meaningless and that our existence is comprised entirely of our actions; we must acknowledge that our lives occur while we are waiting for our inevitable deaths. Mrs. Dalloway and Waiting for Godot both exemplify through their characters that human life and experiences are comprised of the small moments in which we are collectively waiting for something.This idea of waiting for something is essential to the human experience because many existentialists of the eras, in which these stories were written
characterized by various authors from various genres of literature with a self-conscious break with the conventional way of writing in prose, plays, and poetry. The major modernist works of Samuel Beckett’s, “Waiting for Godot,” poem by T. S. Eliot “The Waste Land,” the novel “Mrs. Dalloway” by Virginia Woolf and “The Cannibalist Manifesto” by Oswald de Andrade, could present various themes that characterize the modernist literature including the absurd, alienation, and dislocation in society as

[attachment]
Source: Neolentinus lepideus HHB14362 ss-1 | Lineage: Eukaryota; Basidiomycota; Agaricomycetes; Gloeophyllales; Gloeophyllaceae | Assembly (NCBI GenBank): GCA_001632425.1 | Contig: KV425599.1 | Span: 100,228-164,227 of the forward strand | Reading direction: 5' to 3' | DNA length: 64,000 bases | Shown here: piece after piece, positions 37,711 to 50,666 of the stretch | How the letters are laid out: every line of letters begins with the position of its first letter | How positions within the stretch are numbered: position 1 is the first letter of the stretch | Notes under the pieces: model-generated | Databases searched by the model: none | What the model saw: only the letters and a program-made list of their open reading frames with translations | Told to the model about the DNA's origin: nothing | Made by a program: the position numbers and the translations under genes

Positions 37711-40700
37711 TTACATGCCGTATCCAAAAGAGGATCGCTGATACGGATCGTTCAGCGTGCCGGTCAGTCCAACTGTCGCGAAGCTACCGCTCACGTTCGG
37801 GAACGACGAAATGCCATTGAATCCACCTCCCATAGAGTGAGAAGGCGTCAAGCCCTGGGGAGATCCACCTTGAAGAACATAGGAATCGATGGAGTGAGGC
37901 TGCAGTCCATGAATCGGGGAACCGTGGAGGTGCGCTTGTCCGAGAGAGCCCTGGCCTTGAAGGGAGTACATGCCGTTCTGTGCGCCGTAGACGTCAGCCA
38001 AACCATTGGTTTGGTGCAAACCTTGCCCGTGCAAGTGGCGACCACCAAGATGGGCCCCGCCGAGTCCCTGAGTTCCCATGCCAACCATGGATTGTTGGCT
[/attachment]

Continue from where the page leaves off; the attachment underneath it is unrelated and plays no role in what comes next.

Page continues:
unjust alike c. Symbolically i. rain is clean—a form of purification, baptism, removing sin or a stain ii. rain is restorative—can bring a dying earth back to life iii. destructive as well—causes pneumonia, colds, etc.; hurricanes, etc. iv. Ironic use—April is the cruelest month (T.S. Eliot, The Wasteland) v.
work from the list below or another novel or play of comparable literary merit. The Age of Innocence Henry V All the Kings Men The Mayor of Casterbridge Anna Karenina The Merchant of Venice The Autobiography of An Ex-Colored Man Mrs. Warren’s Profession The Awakening Père Goriot Billy Budd The Picture of Dorian Gray Crime and Punishment The Plague Faust Poccho Fences The Scarlet Letter The Glass Menagerie Silas Marner Great Expectations